Greece’s next government was already obligate to negotiate with the European Union and the IMF over an additional €16 billion in financing that will see the Greek treasury through 2015 and 2016. Those negotiations, even if Samaras had won today’s election, were never going to be easy. Moroever, Tspiras and SYRIZA’s economic advisers are stating publicly what even austerity-minded Europeans already concede in private — that EU leaders will have to write off at least some of Greece’s €320 billion in public debt and extend the term of Greece’s bailout program significantly to help Greece avoid crushing interest repayment obligations.
Tspiras must first assuage other European leaders and the international markets that he is serious about keeping Greece in the eurozone. He must then convince those same EU leaders to deliver more relief than they have so far been willing to provide to a much friendlier Samaras government. German leaders have been talking tough about Greece in the leadup to the latest election, even to the point of affecting nonchalance about a Greek eurozone exit. While no one exactly expects a ‘Grexit,’ there’s no guarantee that Tsipras will reach an agreement with EU leaders who face grumbles that their own constituencies have paid enough for Greece’s debt woes.
The likeliest result in the months ahead is that Tspiras may cut taxes slightly or boost spending or public-sector employment. He, too, may win some additional debt relief from wary European leaders, and ECB president Mario Draghi’s announcement last week of significant quantitative easing at the European level may yet give Tsipras and the Greek government additional flexibility. But his government is likely to share much continuity with the Samaras government’s approach. That could disillusion Tsipras’s hard-won supporters and, at worst, could splinter SYRIZA, a former coalition of leftist parties that only in recent years merged into a unified movement.
None of this should lessen the momentous nature of SYRIZA’s victory, which marks a turning point in the ongoing European debate on economic policy within the eurozone. As prime minister, Tsipras has made it clear that he will be a loud champion for pro-growth policies, especially throughout southern Europe, where unemployment and recession have taken the worst toll. As the Greek campaign ended, Tspiras took the stage with Pablo Iglesias, the young firebrand who leads Podemos, a new leftist, stridently anti-austerity Spanish political party that now leads polls in advance of national elections later this year. Tspiras’s victory will give momentum to calls from French president François Hollande and Italian prime minister Matteo Renzi for more growth-oriented policies, to the dismay of the more conservative approaches of leaders like German chancellor Angela Merkel and British prime minister David Cameron.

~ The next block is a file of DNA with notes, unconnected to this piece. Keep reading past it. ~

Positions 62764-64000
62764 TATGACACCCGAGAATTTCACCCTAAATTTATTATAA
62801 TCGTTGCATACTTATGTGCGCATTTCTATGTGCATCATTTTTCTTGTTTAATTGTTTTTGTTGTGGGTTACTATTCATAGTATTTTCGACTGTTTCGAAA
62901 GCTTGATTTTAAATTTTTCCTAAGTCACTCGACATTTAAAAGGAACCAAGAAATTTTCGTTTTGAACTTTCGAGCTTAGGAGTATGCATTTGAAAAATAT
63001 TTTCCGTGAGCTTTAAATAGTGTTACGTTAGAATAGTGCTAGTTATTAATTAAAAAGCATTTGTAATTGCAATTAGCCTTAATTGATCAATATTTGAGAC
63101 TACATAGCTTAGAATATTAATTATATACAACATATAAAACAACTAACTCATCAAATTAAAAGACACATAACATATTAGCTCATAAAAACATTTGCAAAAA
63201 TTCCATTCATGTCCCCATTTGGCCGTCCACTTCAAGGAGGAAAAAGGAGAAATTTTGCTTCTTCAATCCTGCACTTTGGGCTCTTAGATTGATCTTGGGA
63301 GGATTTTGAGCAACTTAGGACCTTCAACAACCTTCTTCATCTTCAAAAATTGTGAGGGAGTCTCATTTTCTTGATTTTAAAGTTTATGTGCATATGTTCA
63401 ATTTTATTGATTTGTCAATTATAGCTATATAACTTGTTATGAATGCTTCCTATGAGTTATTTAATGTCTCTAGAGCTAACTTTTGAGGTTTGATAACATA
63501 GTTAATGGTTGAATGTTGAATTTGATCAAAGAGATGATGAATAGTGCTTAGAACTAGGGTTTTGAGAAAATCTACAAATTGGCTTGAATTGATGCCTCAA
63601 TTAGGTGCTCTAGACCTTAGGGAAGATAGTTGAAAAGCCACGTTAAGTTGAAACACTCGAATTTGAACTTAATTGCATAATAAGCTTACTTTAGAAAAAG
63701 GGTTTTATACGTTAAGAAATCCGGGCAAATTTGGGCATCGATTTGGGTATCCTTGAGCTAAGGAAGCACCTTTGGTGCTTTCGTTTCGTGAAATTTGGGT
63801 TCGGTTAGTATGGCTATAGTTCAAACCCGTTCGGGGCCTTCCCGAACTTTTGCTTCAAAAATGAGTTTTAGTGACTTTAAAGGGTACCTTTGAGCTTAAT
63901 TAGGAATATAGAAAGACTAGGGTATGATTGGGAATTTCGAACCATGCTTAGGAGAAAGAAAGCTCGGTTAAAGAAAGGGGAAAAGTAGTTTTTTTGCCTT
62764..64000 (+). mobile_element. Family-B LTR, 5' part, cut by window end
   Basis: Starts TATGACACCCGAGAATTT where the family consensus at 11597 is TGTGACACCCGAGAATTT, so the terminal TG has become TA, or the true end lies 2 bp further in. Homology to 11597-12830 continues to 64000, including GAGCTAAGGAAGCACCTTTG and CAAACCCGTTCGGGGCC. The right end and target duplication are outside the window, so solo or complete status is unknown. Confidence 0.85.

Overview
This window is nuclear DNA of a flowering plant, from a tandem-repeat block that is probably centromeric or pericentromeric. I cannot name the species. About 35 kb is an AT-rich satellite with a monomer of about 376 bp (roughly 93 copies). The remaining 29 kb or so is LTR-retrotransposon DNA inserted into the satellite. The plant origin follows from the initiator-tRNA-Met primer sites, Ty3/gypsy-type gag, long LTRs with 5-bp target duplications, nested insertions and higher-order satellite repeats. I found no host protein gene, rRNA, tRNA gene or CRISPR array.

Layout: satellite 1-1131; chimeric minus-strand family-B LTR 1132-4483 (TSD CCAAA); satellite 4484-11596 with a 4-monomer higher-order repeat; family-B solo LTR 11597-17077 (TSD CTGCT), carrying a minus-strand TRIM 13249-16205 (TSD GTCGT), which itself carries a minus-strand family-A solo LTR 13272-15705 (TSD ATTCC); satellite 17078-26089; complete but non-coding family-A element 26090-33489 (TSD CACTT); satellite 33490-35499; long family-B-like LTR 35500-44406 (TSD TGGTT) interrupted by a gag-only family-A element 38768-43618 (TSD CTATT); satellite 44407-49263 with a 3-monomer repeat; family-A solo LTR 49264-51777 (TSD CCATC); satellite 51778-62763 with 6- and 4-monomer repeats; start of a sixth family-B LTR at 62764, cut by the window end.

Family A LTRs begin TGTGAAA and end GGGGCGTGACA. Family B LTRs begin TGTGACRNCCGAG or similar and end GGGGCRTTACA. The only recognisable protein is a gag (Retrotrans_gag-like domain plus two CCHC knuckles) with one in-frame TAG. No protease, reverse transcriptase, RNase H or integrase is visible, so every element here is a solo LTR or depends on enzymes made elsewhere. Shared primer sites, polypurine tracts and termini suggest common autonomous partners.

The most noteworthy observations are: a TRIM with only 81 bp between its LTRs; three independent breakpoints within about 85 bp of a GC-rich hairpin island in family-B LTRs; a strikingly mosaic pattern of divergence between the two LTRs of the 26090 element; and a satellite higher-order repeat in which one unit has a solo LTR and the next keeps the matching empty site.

Tspiras’s victory was already causing hyperbole in Berlin and Brussels before results came in. Former center-right Swedish prime minister Carl Bildt is already attacking Tsipras for winning by ‘promising that taxpayers in other Euro counties will pay even more to [Greece].’ Jens Weidmann, the president of the Bundesbank, Germany’s central bank, is already demanding that Greece stay on course with its commitments to ‘what is expected and what has already been achieved.’
But EU leaders condemn and ignore the rise of Tspiras at their risk. With far-right, anti-immigrant populists like Marine Le Pen growing in strength in northern Europe, Tsipras and the new European left argue that higher taxes, budget cuts and policies that target debt reduction are endangering the core values that united Europe for decades.